TAMPA — Wing Alex Killorn said he spoke with Steven Stamkos after the Lightning captain signed his eight-year, $68 million deal June 29.
In likely leaving money on the table in free agency to remain in Tampa Bay, Stamkos sent a message, Killorn said. Defenseman Victor Hedman followed suit July 1 with an eight-year, $68 million extension.
"It's something special in Tampa," Killorn said. "Everyone wanted to stay together."
And that might be even more challenging going forward.
But Killorn, 26, joined the core in staying Sunday, the restricted free agent signing a seven-year, $31.15 million deal ($4.45 million annual average) with the Lightning, which drafted him in the third round in 2007. In doing so, Killorn avoided an upcoming arbitration hearing.
The former Harvard star gets an annual $2 million bump in salary, up from $2.5 million last season, and security. Killorn has a modified no-trade clause.
"It's surreal, and it hasn't really sunk in yet." Killorn said. "I could have never imagined signing this contract (years ago)."
The Lightning retains a versatile top-six forward who, despite not having a 20-goal season, has been at his best in the playoffs, with 33 points in 47 games.
"We're very comfortable doing a long-term contract at the right cap number with Alex," general manager Steve Yzerman said. "He's been with us his entire career. He's a high-character young man, tremendously fit and part of the core of our team. We're trying to keep the core together as much as we can."
Now comes the tricky part. The Lightning has just $8.5 million salary cap space left for next season, according to the salary cap website capfriendly.com. To keep his remaining free agents, including Nikita Kucherov, and stay under the cap, Yzerman said he'll likely have to make a trade this summer. And the next offseason might be even tougher, with Tyler Johnson, Jonathan Drouin and Ondrej Palat due to be restricted free agents.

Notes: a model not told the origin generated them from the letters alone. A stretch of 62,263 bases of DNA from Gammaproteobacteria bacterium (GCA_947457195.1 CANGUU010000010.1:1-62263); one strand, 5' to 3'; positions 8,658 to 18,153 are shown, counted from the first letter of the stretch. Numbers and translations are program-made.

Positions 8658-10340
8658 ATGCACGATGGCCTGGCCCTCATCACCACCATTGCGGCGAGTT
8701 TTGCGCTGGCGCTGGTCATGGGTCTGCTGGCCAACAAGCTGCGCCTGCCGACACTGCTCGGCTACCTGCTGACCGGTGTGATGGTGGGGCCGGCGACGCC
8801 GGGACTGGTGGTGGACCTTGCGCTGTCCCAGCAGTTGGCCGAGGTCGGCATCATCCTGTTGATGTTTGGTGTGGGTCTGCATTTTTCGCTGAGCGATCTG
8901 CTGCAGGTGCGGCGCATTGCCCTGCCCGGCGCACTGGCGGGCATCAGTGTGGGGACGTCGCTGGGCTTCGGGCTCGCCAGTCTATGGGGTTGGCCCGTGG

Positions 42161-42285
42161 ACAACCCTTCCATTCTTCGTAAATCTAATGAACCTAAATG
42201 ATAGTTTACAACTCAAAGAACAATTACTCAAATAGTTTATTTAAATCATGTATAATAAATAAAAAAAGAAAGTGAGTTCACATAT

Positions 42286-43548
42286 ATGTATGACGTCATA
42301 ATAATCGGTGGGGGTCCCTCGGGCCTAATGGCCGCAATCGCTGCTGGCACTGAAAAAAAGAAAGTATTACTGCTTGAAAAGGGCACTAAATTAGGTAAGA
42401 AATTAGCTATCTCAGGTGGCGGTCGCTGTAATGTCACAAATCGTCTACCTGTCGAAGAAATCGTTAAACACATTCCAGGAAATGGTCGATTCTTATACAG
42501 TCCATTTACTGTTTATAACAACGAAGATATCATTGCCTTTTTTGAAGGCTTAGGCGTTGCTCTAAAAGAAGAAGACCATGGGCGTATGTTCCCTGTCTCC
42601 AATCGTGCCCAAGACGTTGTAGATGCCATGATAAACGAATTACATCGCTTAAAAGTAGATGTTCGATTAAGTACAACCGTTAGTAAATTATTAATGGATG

Yzerman said the team intends to re-sign restricted free agents Kucherov, center Vladislav Namestnikov and defenseman Nikita Nesterov but offered no update. Namestnikov has an arbitration hearing scheduled for July 29.
"We'll certainly try to get it done before the hearing," Yzerman said. "But if we have to go, we have to go."
Kucherov, coming off a 30-goal season, is due a hefty raise from the $700,000 he made last season, potentially to the $6 million range. Yzerman has said he's confident both sides can reach an agreement, but nothing appears imminent.
How does Tampa Bay create cap space? Veteran center Valtteri Filppula, with a $5 million hit the next two seasons, is a strong candidate to be moved, especially if Namestnikov is signed. Other players with trade value include defenseman Jason Garrison ($4.6 million the next two years) and goaltender Ben Bishop, who is entering the last year of his deal at $5.95 million. Backup goalie Andrei Vasilevskiy was signed to a three-year extension on July 1. Yzerman has said he likely would have to trade a goalie or risk losing one before the June expansion draft.
Asked if there has been clarity on the goalie situation, Yzerman said, "Things are very quiet right now. We're more than happy to go into the season with both goalies."
With Stamkos, Hedman, Vasilveskiy and Killorn signed to extensions in the past month, the Lightning will have $20 million in cap space left for 2017-18 if the cap remains the same at $73 million.
The Lightning won't be able to keep everyone, but it will probably need others to follow Stamkos' lead.
"He's the captain of our team, one of the best, if not the best, players in the league," Killorn said. "I don't know how much a (pay) cut he took, but it was pretty substantial. It's just one of those things in a salary cap system, if you want to keep a team intact, want to keep guys, guys have to take a little bit less. It's the way it is. I think (Stamkos) did a good job leading off, showing how much he wanted to stay."
Contact Joe Smith at firstname.lastname@example.org. Follow @TBTimes_JSmith.